The apostles handed over the administration of relief for the needy to seven deacons and let nothing distract them from the priority of prayer and preaching. One of the deacons was Stephen, a man of unusual spirituality and boldness whose preaching of Christ resulted in his martyrdom. Increased persecution broke out which in fact continued for years and caused the death of James and the temporary imprisonment of Peter. Its immediate effect was to scatter the believers. The Epistle of James ( the Lord's half-brother) was written to these scattered disciples.

Judea and Samaria

Wherever they went, the scattered believers preached the Word, and soon churches were established throughout Judea, Galilee, and Samaria. It was Philip who first preached in Samaria, where great numbers turned to God. He also led a proselyte from Ethiopia to Christ as he returned home.

The uttermost part of the earth

At this time Saul of Tarsus, who led the persecution even into provincial cities, was converted on the road to Damascus - an event which was later to lead to the evangelisation of the Gentiles. Meanwhile Peter had been travelling in South Palestine and had led the first Gentile to Christ. He was Cornelius, a Roman centurion. Peter's vision beforehand and the Spirit's signs afterwards, demonstrated God's complete acceptance of Gentile believers.

Others who had been scattered by the persecution came to Antioch in Syria, and were bold enough to preach the Word to the Greeks. A great number believed. Barnabas was commissioned by the Jerusalem church to consolidate the work at Antioch and he asked Paul, now at Tarsus, to join him. They taught the church for a year and the disciples were first called Christians at Antioch.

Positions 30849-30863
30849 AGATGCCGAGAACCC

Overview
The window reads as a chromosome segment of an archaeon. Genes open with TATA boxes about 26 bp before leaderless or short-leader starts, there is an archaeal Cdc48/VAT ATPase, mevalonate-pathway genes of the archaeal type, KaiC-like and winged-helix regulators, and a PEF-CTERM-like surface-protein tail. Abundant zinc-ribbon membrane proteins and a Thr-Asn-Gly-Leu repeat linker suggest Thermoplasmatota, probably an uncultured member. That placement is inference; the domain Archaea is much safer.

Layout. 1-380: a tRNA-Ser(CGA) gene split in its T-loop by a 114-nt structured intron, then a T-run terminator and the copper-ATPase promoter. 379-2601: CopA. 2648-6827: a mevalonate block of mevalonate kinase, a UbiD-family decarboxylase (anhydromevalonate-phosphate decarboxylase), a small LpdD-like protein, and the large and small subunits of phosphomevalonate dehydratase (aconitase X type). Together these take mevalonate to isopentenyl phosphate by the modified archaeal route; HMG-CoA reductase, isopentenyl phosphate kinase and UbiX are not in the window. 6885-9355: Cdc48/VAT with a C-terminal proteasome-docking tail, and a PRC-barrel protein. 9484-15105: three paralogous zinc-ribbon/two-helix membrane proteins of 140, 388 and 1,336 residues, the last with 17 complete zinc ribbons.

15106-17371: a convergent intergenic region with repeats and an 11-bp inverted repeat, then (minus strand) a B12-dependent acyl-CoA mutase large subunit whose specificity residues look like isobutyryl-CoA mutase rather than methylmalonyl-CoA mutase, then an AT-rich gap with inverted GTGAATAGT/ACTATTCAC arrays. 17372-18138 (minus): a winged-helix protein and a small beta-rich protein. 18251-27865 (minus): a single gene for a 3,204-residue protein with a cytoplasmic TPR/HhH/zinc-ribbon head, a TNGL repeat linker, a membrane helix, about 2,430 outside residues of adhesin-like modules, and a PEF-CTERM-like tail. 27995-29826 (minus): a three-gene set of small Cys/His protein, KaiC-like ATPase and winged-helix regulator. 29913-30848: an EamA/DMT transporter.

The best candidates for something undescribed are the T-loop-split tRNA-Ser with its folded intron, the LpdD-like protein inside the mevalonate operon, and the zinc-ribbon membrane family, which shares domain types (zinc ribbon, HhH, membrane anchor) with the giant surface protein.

The apostle Paul - Judea and Samaria

Chosen by the Holy Spirit, who revealed His will to the church at Antioch, Barnabas and Paul set out to evangelise the Gentiles. They were accompanied by Mark who was not commissioned by the church and who soon turned back. After going through Cyprus they came to the mainland and preached the Word in Antioch in Pisidia, Iconium, Lystra and Derbe. Except for Cyprus, they returned the way they came and superintended the appointment of elders in each church.

On their return to Antioch they were confronted by teachers from Jerusalem who maintained that Gentile believers could not be saved unless they were circumcised and submitted to Jewish rites. This prompted Paul to write the Epistle to the Galatians to the young churches just founded. Paul and Barnabas also went to Jerusalem as representatives of the Antioch church to discuss the affair with the apostles and elders there.

They agreed on decrees to be delivered to the churches showing the falsehood of the teachers and appealing for practical love. With these decrees Paul set out again for Asia Minor this time with Silas. At Lystra Timothy joined them and later Luke.

Directed by the Holy Spirit they eventually arrived at Troas. Here Paul had a vision of a man of Macedonia appealing for help and the group gathered that the Lord was calling them to go there. So they set sail for Europe.

From Paul's arrival in Europe to the end of the Bible

Paul's travels... continued